If there’s a theme emerging in the analysis of Israel’s ongoing bombing campaign in (and looming invasion of?) Gaza, it’s that Israel is anxious to show that the failed invasion of Lebanon in 2006 was an aberration. Writing in The Globe and Mail, Patrick Martin argues that, far from being humbled after the Lebanese exercise, Israel has instead adapted by lowering its threshold for success while leaving its basic, heavy-handed military strategy intact:
Since before the founding of the state in 1948, Israel’s military doctrine has been about deterrence, about striking fear in the hearts of its enemies whenever possible. Israel’s weekend attacks were as much about instilling awe in future enemies as they were about shocking the country’s current nemesis.
Now, that power of deterrence is in doubt. A poll released Sunday night in Israel showed that 81 per cent of Israelis favoured the action being taken against Hamas, but only 39 per cent thought it was likely to be effective. Even Israelis appear to have lost faith.
It prepared for declaring victory by setting a much more modest goal than Israel declared when it attacked Hezbollah two years ago. Israeli leaders said they only sought to restore “quiet” in the south of the country where rockets fired from Gaza have rained down daily – no mention of eradicating Hamas, or even of eliminating all the rockets.
The New York Times‘ Ethan Bonner suggests that while the mission’s vague goals hint at a willingness to negotiate a new cease-fire agreement with Hamas, “Israel has a larger concern — it worries that its enemies are less afraid of it than they once were, or should be. Israeli leaders are calculating that a display of power in Gaza could fix that.” According to Bonner, Israeli Defence Minister Ehud Barak’s political future could hinge on his ability to resurrect Israel’s status as a fearsome military presence in the region:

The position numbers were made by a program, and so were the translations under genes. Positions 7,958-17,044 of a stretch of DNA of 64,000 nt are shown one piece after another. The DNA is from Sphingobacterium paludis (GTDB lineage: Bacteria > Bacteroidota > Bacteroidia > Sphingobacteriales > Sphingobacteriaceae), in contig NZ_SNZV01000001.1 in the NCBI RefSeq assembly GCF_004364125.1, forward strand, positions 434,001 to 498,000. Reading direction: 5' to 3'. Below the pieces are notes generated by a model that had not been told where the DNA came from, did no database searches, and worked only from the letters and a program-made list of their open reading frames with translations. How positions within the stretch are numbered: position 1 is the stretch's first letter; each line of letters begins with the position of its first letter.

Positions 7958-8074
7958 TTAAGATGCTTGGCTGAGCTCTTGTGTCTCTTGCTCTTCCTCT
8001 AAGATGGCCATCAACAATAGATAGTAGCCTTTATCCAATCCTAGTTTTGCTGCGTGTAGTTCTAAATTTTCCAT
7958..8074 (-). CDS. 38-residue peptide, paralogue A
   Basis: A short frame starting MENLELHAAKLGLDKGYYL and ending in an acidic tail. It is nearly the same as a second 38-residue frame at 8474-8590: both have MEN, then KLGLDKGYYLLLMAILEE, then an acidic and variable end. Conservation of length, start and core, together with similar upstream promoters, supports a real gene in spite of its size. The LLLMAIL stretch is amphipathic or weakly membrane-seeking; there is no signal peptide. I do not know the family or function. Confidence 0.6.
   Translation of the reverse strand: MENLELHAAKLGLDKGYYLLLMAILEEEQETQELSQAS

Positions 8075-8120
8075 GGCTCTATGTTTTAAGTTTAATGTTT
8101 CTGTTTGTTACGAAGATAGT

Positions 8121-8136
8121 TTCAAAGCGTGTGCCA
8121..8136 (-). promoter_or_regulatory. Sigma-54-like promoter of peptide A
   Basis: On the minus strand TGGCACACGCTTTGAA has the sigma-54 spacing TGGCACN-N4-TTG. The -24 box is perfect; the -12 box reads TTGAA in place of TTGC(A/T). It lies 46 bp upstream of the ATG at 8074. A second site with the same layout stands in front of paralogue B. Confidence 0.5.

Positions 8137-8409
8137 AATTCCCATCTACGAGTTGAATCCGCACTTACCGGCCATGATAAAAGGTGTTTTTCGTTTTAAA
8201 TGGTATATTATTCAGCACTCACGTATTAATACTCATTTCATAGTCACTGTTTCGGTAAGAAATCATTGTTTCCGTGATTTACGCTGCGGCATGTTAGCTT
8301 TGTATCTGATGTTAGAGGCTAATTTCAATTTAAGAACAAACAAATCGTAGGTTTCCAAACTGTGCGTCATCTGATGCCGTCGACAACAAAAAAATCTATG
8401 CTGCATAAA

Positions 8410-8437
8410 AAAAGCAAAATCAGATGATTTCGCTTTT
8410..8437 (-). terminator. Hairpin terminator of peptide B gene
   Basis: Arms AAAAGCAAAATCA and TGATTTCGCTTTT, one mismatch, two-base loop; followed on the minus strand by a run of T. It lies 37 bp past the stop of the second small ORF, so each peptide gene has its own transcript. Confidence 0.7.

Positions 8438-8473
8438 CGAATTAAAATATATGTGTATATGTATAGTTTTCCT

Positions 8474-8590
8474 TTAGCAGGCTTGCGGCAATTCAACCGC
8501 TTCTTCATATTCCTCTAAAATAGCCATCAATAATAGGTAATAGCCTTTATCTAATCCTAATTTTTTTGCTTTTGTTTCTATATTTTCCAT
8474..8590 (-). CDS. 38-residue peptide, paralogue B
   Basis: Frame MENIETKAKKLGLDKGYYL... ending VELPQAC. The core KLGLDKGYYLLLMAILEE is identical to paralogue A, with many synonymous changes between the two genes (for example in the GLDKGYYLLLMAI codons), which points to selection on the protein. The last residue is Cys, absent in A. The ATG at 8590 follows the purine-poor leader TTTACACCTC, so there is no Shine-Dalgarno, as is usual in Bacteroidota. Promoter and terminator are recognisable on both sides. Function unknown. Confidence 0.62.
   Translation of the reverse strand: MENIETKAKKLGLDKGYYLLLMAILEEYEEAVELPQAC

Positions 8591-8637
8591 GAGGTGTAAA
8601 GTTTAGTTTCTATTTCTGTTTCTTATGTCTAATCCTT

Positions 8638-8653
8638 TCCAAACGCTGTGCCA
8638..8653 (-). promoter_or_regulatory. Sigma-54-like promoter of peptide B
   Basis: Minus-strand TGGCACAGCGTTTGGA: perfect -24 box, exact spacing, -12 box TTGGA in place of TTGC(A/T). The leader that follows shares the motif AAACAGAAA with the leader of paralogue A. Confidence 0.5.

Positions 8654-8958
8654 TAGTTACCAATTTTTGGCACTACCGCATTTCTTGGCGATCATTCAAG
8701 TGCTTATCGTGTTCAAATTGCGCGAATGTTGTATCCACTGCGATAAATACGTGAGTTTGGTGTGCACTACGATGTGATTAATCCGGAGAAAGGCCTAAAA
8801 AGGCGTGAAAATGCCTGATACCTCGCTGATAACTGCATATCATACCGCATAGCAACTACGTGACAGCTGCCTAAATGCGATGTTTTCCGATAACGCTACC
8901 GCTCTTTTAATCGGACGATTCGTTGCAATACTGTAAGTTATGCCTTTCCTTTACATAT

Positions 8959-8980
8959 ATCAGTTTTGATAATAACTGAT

As chairman of the Labor Party, he is running for prime minister in the February elections and polls show him to be a distant third to the Likud leader, Benjamin Netanyahu, and the Kadima leader, Foreign Minister Tzipi Livni.
But if Hamas is driven to a kind of cease-fire and towns in Israel’s south no longer live in fear of constant rocket fire, he will certainly be seen as the kind of leader this country needs. If, on the other hand, the operation takes a disastrous turn or leads to a regional conflagration, his political future seems bleak and he will have given Hamas the kind of prestige it has long sought.
In the L.A. Times, Richard Boudreaux argues the mission has already partly succeeded at mitigating the perception Israel left its military mojo in Lebanon:
Although many risks and uncertainties lie ahead, in particular the specter of getting bogged down in a ground war, the offensive has brought Israel to a psychological turning point, restoring a measure of the country’s confidence in its capacity to confront armed adversaries.
“Hamas is dazed and confused and has no explanation to offer its people,” Amos Gilad, a senior Israeli Defense Ministry official, told Israel Radio on Sunday. “But we must refrain from bragging and marking dramatic objectives.”
Rather than remove Hamas from power, he and other Israeli officials say, the goal is to weaken the movement and demonstrate the price it would pay for continuing to launch rockets. Sooner or later, Israel hopes to restore and strengthen an Egyptian-brokered cease-fire that worked for nearly five months before it started to break down in November.
Meantime, the humanitarian situation in Gaza continues to deteriorate. The Washington Post reports that food and medical supplies are rapidly dwindling and a Palestinian psychiatrist working inside Gaza tells CTV, “The situation is so bad that doctors have made makeshift operating theatres in the corridors of the hospitals because there is no beds to treat patients.” Things might soon get much worse, too: according to Dr. Eyad El-Sarraj, the Israeli military has apparently warned officials at the main hospital in Gaza that it intends to bomb part of the facility.